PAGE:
Beard pointed out that Mozilla had reached out to Microsoft before yesterday to express its misgivings about the express setting of Edge as the default browser in Windows 10. "When we first encountered development builds of Windows 10 that appeared would override millions of individual decisions people have made about their experience, we were compelled to immediately reach out to Microsoft to address this. And so we did. Unfortunately, this didn't result in any meaningful change," Beard said.
Publicly available planning documents that Computerworld found last week showed that Mozilla knew then that Windows 10 would alter the browser default, and was crafting a campaign to try to retain Firefox users. As part of that campaign, Mozilla pulled its touch-based Windows browser out of mothballs; the Windows 10 version of Firefox is to launch Aug. 11.
Mozilla can ill afford to lose large numbers of users: While Firefox's share has stabilized at around 12% of all browsers worldwide in 2015 -- ending June with 12.1% -- its share is now about half what it was two years ago.
But Beard denied that Mozilla's complaint was related to Firefox. "These changes aren't unsettling to us because we're the organization that makes Firefox," Beard said in his letter to Nadella. "They are unsettling because there are millions of users who love Windows and who are having their choices ignored, and because of the increased complexity put into everyone's way if and when they choose to make a choice different than what Microsoft prefers."
Microsoft has its own browser problems. It has had a hard time holding onto Internet Explorer (IE) users since August 2014, when it abruptly told most customers that they needed to upgrade to IE11 by January 2016. Google's Chrome has been the main beneficiary of that announcement,
More problematic for Microsoft: It will soon lose control of its last IE stronghold. According to research firm Gartner, next year Chrome will dominate corporations, with about two-thirds of enterprise users running Chrome as their primary browser.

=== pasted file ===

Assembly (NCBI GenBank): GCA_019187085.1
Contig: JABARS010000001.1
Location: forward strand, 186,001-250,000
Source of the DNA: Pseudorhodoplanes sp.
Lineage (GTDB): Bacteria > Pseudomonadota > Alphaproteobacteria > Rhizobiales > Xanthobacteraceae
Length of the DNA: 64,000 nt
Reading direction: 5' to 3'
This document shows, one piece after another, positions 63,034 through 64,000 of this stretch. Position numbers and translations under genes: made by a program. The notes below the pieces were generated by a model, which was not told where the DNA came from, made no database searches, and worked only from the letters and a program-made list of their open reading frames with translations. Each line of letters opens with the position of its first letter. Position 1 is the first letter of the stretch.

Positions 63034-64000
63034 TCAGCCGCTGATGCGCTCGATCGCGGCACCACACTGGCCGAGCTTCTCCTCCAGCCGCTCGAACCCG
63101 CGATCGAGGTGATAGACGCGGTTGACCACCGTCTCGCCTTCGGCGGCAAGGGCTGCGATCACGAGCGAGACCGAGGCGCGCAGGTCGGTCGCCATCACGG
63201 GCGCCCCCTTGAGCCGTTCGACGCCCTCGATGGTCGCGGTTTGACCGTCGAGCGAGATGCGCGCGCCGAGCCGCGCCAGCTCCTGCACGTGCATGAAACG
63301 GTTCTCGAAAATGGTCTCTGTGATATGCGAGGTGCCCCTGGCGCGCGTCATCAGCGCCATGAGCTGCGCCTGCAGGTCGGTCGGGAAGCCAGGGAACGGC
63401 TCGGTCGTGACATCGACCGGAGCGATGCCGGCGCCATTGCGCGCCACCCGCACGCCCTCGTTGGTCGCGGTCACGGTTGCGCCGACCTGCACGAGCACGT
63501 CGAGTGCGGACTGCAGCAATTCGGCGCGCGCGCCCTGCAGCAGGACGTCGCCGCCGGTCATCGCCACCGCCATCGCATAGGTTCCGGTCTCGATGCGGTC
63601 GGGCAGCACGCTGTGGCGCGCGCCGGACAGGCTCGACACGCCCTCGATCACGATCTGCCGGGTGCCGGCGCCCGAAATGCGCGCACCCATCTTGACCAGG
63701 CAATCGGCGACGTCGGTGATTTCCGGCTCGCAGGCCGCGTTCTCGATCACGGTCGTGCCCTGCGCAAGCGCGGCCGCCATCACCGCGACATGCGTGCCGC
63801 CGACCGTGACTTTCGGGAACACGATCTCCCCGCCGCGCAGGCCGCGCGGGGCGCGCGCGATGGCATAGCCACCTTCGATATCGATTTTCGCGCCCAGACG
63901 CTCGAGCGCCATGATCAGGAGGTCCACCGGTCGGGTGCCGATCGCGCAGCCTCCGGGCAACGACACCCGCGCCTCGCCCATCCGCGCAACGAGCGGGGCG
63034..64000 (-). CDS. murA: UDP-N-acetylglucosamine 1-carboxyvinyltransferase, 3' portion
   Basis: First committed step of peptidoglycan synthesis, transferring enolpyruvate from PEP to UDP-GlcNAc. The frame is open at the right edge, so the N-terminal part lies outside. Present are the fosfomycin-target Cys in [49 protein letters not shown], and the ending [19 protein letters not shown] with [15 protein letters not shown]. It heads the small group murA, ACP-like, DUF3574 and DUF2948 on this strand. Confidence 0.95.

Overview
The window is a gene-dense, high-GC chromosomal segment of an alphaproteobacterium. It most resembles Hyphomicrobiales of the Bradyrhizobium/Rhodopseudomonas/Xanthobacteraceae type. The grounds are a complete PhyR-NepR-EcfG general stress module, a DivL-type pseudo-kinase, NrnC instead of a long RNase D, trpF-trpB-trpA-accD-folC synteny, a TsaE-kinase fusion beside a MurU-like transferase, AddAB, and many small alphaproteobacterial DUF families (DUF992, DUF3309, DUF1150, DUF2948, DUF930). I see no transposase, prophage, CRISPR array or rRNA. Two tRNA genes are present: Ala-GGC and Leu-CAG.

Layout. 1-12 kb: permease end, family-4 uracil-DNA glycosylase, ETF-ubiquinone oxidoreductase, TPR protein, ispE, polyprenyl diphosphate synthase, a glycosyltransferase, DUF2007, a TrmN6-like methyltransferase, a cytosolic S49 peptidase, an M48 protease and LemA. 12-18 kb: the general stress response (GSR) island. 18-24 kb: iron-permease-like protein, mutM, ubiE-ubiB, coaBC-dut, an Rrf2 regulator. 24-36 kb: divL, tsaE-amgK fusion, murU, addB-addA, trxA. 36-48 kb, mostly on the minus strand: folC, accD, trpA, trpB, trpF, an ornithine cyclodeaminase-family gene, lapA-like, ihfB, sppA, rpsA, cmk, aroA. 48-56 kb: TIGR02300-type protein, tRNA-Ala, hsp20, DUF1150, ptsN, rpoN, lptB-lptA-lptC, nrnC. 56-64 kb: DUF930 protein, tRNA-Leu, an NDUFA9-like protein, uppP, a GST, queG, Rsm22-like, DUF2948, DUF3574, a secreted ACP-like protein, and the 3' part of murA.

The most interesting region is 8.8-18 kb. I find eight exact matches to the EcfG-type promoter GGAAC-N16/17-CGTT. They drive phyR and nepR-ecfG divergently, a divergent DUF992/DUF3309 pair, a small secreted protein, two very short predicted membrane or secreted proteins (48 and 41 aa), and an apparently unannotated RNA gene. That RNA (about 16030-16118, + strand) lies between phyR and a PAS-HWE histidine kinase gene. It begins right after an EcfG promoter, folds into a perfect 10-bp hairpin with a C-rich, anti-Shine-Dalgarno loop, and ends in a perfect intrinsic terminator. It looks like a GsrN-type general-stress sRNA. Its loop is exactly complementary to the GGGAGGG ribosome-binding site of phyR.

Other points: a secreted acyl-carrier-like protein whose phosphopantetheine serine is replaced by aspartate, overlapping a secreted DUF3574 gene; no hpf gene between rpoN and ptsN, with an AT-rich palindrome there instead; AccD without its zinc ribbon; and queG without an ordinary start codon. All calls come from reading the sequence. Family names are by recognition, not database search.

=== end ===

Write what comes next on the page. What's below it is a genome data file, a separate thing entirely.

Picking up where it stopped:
Microsoft's decision to make Edge the default browser in Windows 10 during the upgrade process was likely a move to shore up its browser share overall, and kick-start the brand-new Edge at the same time. The Redmond, Wash. company is banking on revenue from its Bing search engine -- the default in Edge -- to replace the money lost as Windows license sales fall. On Wednesday, David Pann, the general manager of the Bing Ads group, told Web advertisers that Microsoft expected a 10% to 15% jump in search queries because of Windows 10.
Microsoft has since yanked the blog post by Penn that outlined the bump in Bing usage.
Because Bing is tightly tied to Edge -- and baked into several other parts of Windows 10 -- changing the browser during a Windows 10 upgrade also favors Bing, to the detriment of rivals, primarily Google.
Along with the public displeasure at Windows 10's behavior, Mozilla also posted step-by-step instructions for users who wanted to restore Firefox as the default browser. Those same tutorials could be used to make Chrome or Opera Software's Opera the default.
"We strongly urge you to reconsider your business tactic here," Beard told Nadella. "We are ... again insist[ing] that Windows 10 make it easy, obvious and intuitive for people to maintain the choices they have already made -- and make it easier for people to assert new choices and preferences."
In a statement, Microsoft did not directly reply to Beard's call for action, but instead defended the Windows 10 upgrade process. "We designed Windows 10 to provide a simple upgrade experience for users and a cohesive experience following the upgrade," a spokeswoman said. "During the upgrade, consumers have the choice to set defaults, including for Web browsing. Following the upgrade, they can easily choose the default browser of their choice."